UK prepares for Eugenie's wedding amid outrage over security bill

Windsor: Final preparations were being made in the English town of Windsor on Thursday for Britain's second major royal wedding this year, this time involving Queen Elizabeth's granddaughter Princess Eugenie.

Eugenie, younger daughter of the queen's third child Prince Andrew and his ex-wife Sarah Ferguson, the Duchess of York, will tie the knot with Jack Brooksbank, at the monarch's Windsor Castle home on Friday.

A Princess Eugenie mask for sale in the window of a souvenir shop in Windsor on Wednesday.

A Princess Eugenie mask for sale in the window of a souvenir shop in Windsor on Wednesday.Credit:AP

The nuptials come just five months after the glittering wedding of Prince Harry, younger son of heir-to-the-throne Prince Charles, and US actress Meghan, now the Duchess of Sussex, at the same location.

Eugenie, 28, ninth-in-line to the throne and a director at London's Hauser & Wirth art gallery, and Brooksbank, 32, who works in the drinks and hospitality industry, are copying some of her cousin's plans – and the cost of the day hasn't gone unnoticed.

A police search dog and handler patrol outside Windsor Castle ahead of Princess Eugenie's wedding.

A police search dog and handler patrol outside Windsor Castle ahead of Princess Eugenie’s wedding.Credit:AP

The couple, who met in the Swiss ski resort of Verbier in 2010 and got engaged in Nicaragua in January, have likewise invited 1200 people from across Britain to join in the celebrations in the castle grounds and to watch the newlyweds leave St George's Chapel after the service.

They will then take an open-top carriage ride through Windsor, although it will be shorter than the one Harry and Meghan took in May when thousands thronged the streets and hundreds of millions worldwide watched on television.

Stars from the world of showbusiness and sport attended Harry's wedding and Buckingham Palace announced on Wednesday that one of Eugenie's bridesmaids will be Theodora Williams, the six-year-old daughter of former Take That singer Robbie Williams and his wife Ayda Field.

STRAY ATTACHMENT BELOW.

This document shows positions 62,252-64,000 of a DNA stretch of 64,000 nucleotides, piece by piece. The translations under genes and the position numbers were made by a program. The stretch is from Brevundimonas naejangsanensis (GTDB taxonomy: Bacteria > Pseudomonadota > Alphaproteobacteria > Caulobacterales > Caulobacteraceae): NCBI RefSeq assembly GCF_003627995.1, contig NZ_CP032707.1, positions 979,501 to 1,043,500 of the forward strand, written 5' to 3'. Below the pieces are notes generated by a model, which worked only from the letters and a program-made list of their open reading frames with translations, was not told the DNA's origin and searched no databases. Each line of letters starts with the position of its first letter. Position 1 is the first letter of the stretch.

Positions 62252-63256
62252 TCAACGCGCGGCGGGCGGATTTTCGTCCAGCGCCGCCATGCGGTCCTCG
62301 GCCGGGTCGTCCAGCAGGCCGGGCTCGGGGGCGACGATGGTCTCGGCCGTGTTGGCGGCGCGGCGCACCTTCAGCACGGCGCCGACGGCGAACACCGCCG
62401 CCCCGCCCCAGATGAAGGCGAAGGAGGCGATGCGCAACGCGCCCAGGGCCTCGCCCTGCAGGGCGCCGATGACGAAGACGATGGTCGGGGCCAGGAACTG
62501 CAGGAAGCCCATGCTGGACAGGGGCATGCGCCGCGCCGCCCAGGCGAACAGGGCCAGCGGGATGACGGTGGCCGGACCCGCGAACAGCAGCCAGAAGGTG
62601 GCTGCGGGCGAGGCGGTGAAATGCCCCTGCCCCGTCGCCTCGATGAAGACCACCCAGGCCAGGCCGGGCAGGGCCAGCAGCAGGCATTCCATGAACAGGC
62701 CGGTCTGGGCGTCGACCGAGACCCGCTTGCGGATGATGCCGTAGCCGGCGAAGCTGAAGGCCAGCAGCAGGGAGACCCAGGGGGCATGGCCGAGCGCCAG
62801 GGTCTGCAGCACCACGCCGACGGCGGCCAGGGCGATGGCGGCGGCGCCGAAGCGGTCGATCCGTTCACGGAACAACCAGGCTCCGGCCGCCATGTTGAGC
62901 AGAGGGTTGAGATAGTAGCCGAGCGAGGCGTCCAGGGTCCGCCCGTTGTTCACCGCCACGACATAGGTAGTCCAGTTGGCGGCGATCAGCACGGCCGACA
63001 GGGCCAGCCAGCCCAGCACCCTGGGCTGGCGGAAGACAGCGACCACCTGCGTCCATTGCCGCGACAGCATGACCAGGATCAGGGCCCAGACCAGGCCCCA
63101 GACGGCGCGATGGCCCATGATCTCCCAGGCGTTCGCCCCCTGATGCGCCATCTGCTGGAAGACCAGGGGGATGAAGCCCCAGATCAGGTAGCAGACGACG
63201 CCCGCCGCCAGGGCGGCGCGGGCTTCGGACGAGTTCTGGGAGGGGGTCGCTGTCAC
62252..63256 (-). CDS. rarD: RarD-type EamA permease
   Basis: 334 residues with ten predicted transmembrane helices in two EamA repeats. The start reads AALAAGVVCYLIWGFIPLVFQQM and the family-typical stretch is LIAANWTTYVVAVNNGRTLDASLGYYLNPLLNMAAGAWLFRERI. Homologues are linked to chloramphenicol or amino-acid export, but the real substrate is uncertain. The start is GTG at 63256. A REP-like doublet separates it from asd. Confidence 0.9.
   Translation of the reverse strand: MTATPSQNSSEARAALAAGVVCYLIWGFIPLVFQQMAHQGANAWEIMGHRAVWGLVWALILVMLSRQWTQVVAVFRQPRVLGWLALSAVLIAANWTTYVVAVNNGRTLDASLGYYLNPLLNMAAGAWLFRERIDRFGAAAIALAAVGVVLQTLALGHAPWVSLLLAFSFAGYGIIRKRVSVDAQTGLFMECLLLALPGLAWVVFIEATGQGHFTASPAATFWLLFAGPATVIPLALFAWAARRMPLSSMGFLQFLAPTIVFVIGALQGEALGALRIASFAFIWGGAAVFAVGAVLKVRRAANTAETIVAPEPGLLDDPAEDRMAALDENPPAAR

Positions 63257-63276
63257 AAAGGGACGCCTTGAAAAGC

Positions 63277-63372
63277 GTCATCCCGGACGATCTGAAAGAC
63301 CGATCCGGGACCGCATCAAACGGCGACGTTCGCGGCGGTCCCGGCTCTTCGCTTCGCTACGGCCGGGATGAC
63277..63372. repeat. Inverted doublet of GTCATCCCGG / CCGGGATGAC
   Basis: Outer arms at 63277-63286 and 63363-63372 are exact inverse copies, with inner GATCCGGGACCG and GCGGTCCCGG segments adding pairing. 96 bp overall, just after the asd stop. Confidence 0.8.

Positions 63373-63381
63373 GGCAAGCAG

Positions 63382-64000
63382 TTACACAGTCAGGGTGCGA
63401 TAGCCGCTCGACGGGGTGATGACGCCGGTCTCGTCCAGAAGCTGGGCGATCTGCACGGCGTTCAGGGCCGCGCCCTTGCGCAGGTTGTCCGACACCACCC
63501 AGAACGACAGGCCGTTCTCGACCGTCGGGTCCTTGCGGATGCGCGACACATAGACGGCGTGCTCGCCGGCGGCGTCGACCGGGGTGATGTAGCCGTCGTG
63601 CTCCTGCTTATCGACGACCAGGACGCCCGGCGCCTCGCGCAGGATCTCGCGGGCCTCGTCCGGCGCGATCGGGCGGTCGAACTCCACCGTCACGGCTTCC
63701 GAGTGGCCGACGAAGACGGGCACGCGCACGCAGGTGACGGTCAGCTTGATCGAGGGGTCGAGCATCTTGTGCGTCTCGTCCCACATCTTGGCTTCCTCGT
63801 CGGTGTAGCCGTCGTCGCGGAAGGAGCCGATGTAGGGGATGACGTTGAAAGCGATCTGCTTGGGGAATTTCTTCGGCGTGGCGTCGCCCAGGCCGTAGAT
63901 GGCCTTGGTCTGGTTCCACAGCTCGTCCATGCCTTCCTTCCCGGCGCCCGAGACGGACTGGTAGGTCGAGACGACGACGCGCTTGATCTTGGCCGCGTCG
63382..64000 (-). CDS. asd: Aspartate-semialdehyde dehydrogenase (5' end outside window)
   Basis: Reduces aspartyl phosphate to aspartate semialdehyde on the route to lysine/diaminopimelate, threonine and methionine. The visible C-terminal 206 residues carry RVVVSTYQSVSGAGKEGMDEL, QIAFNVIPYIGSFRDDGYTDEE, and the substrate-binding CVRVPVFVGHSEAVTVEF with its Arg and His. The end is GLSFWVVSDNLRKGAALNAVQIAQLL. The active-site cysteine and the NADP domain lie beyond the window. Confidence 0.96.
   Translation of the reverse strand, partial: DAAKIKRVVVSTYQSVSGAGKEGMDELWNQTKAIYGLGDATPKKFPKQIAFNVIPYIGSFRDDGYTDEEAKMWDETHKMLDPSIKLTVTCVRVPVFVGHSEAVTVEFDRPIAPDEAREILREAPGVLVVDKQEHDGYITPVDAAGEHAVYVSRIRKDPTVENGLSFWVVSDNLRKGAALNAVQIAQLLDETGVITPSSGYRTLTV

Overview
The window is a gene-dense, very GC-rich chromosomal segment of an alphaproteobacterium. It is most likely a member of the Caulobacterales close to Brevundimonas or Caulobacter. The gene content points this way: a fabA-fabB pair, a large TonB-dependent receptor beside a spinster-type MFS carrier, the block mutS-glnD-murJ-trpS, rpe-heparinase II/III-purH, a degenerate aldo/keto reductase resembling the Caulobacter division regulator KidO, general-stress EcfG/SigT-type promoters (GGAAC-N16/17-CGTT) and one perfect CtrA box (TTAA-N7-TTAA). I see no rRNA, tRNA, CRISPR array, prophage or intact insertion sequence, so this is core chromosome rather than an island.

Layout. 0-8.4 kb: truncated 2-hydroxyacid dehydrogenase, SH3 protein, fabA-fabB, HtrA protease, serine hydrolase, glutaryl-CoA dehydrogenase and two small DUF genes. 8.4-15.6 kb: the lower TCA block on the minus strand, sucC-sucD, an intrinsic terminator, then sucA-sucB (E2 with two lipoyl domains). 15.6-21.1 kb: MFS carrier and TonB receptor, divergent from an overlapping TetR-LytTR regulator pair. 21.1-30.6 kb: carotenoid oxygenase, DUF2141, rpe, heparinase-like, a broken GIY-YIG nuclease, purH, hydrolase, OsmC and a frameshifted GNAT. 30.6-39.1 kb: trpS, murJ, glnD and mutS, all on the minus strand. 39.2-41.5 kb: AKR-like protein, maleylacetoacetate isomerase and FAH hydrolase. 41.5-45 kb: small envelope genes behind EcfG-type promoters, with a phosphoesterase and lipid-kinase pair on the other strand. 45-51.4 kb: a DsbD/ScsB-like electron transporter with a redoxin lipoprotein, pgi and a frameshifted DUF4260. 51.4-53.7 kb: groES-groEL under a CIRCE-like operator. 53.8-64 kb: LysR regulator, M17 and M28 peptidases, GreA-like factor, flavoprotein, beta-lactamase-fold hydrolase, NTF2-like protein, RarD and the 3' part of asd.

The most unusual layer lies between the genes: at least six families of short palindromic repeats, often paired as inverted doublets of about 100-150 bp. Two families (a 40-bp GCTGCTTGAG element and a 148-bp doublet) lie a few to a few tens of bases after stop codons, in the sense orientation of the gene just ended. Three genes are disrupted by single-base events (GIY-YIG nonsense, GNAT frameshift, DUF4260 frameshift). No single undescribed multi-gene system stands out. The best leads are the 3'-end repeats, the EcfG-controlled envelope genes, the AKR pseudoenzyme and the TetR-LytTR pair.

Three-year-old Princess Charlotte, daughter of second-in-line to the throne Prince William and his wife Kate, will also be a bridesmaid, while her brother Prince George, 5, will be a page boy. Eugenie's older sister Beatrice, 30, will be her maid of honour.

Nearly all Britain's senior royals are expected to attend, although Prince Charles's wife Camilla will be absent as she has a prior engagement in Scotland. It was not certain whether the Queen's 92-year-old husband Prince Philip, 97, who no longer carries out official duties, would be present.

The Dean of Windsor will officiate the ceremony while Italian tenor Andrea Bocelli will perform during the service. Also among the guests will be the surgeon who carried out an operation to straighten Eugenie's back when she was 12, British media reported.

The ceremony will be broadcast on British TV and streamed on the YouTube, Facebook and Twitter channels of the Royal Family and Prince Andrew.

'I'm not stressed'

I'm not stressed at all," Eugenie told Vogue magazine for its September issue. "It's very nerve-wracking because you want it to be perfect but then you realise that you're going to be with the person you love forever and nothing else really matters."

Princess Eugenie will marry Jack Brooksbank on Friday.

Princess Eugenie will marry Jack Brooksbank on Friday.Credit:AP

While the royal family is paying for the wedding itself, there has been disquiet among republicans and some newspapers over the security bill for the event, which has been estimated at more than £2 million  ($3.7 million), given that Eugenie does not carry out any official royal duties.

About 38,000 people signed a petition, organised by campaign group Republic, against taxpayers' money being spent on the occasion.

"Most Brits opposed taxpayer funding of Prince Harry's wedding but as with all royal events were forced to accept it," a spokesman for the group said. "But there's something different about Friday's royal wedding, and people aren't happy."

Britain's top-selling Sun newspaper ran a front page story on Wednesday with the headline "£2m too much for Eugenie wedding", saying the event could have been held at a chapel near her childhood home.

There were also reports that homeless people in Windsor were also being asked to move off the streets in time for the wedding.


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